Small Parcel Shipping

What is Small Parcel Shipping

We are experts in small parcel shipping. What is a small parcel? Each carrier has specific exceptions but in general small parcel shipments have:

  • Package weight less than 150 lbs
  • Package length less than 108 inches (9 feet)
  • Package length plus girth less than 165 inches
  • Total shipment weight less than 500 lbs

Benefits of shipping with a small parcel carrier include competitive pricing (especially for ground shipments), detailed tracking, low fees for residential deliveries, and up to 3 free re-delivery attempts. If your shipment is larger or heavier, it is probably a freight shipment. That’s no problem – we can ship freight also!

Our Services

We ship packages via both small parcel and freight, anywhere in the world. We can determine the best option based on your unpacked or packed item weight, size, and value. Each parcel carrier has its own quirks and specific strengths. For example, did you know that FedEx Home Delivery limits packages to 70 lbs? We know the ins and outs of these requirements and can help you to avoid the common pitfalls.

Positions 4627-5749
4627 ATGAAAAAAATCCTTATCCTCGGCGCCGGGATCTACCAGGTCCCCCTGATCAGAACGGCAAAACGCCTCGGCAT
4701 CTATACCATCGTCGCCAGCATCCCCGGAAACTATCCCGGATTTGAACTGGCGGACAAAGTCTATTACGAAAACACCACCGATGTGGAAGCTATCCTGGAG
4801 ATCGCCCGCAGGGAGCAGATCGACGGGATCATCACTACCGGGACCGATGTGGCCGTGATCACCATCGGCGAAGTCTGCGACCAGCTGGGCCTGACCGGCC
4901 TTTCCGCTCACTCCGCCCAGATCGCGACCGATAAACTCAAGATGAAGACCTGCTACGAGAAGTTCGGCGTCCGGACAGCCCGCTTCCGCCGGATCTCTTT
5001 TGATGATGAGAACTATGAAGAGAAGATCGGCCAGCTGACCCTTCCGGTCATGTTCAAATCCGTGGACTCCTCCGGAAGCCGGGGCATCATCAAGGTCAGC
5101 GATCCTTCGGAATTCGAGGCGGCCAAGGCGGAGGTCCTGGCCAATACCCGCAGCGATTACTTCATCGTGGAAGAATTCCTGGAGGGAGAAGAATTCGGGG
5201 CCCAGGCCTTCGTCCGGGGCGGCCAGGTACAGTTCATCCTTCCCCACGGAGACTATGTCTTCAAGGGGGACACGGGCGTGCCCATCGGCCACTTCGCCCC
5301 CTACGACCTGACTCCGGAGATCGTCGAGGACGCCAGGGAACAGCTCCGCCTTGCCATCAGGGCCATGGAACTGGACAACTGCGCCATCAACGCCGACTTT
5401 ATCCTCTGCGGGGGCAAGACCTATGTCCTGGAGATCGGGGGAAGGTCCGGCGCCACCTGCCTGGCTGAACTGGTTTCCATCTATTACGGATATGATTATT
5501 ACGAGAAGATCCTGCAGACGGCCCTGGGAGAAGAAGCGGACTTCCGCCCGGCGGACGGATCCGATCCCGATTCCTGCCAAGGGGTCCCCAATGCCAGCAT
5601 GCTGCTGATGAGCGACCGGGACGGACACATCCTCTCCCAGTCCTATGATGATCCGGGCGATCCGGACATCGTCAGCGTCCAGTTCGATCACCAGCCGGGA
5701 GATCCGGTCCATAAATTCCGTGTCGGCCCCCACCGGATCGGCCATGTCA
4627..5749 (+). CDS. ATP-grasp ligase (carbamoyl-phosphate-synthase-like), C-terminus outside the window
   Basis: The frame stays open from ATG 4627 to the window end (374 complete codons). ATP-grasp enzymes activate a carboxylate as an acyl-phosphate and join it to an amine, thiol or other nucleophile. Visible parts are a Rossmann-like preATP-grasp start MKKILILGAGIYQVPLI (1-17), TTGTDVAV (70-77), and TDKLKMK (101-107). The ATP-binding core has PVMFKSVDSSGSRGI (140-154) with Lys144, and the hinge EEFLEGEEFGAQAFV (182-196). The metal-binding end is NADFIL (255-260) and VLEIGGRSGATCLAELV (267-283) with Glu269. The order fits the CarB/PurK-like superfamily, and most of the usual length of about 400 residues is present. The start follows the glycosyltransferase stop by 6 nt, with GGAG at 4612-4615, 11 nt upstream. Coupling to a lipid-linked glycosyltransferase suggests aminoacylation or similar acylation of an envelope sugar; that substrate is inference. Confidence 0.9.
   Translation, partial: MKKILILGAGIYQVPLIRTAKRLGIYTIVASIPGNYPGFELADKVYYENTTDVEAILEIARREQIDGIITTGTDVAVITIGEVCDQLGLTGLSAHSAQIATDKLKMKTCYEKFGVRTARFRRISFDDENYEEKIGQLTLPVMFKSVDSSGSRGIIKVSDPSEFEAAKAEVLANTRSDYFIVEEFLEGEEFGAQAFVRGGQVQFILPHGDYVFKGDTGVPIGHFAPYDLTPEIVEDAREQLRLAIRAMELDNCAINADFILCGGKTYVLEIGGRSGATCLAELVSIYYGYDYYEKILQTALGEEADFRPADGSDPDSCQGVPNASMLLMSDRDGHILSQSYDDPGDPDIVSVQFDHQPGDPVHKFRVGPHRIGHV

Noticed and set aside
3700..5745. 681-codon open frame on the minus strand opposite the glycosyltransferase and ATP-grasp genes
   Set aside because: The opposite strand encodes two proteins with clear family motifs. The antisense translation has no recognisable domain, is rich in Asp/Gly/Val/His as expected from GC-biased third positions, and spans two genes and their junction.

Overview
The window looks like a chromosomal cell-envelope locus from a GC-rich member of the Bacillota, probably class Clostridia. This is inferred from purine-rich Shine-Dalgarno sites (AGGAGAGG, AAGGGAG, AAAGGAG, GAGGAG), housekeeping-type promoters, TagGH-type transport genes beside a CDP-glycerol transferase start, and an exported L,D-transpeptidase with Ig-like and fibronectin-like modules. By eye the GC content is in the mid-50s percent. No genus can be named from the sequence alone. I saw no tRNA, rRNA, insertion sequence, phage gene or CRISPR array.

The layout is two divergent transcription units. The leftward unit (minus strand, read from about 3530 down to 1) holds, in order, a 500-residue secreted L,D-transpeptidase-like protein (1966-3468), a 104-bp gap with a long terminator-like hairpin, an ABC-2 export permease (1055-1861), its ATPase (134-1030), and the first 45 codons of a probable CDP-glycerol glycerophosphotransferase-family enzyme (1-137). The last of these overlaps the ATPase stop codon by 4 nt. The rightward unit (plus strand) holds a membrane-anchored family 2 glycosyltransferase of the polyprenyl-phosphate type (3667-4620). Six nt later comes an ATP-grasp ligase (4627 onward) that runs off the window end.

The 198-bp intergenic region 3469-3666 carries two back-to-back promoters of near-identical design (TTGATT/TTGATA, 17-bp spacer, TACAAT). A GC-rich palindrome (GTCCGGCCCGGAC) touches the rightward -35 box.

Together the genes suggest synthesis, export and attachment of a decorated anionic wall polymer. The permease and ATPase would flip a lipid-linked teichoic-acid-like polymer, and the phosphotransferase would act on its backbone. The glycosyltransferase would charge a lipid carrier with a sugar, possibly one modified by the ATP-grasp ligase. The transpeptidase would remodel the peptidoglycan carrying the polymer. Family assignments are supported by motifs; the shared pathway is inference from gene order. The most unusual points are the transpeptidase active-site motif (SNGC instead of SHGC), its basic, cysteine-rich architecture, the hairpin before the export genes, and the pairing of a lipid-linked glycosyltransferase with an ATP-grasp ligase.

National/International Small Parcel Carriers

FedEx

With annual revenues over $42 billion, FedEx is one of the largest companies in the world. Express parcel shipments contributed more than 60% of FedEx revenue in FY2012, with Ground parcel shipments contributing another 22%. Freight and other services made up the remainder. FedEx is our preferred carrier for Express shipping and for shipping to most international destinations.

UPS

UPS is the other half of the small parcel duopoly in the US. UPS is very strong in Ground shipping, and also handles Express, International, and Freight shipments.

United States Postal Service (USPS)

The USPS is a good choice for small, light (about 0-5 lbs) items that are not too valuable. USPS Priority Mail service provides non-guaranteed 2-3 day service to most areas in the US. International service is also available, and can be a cheaper alternative to FedEx, UPS, or DHL for some items.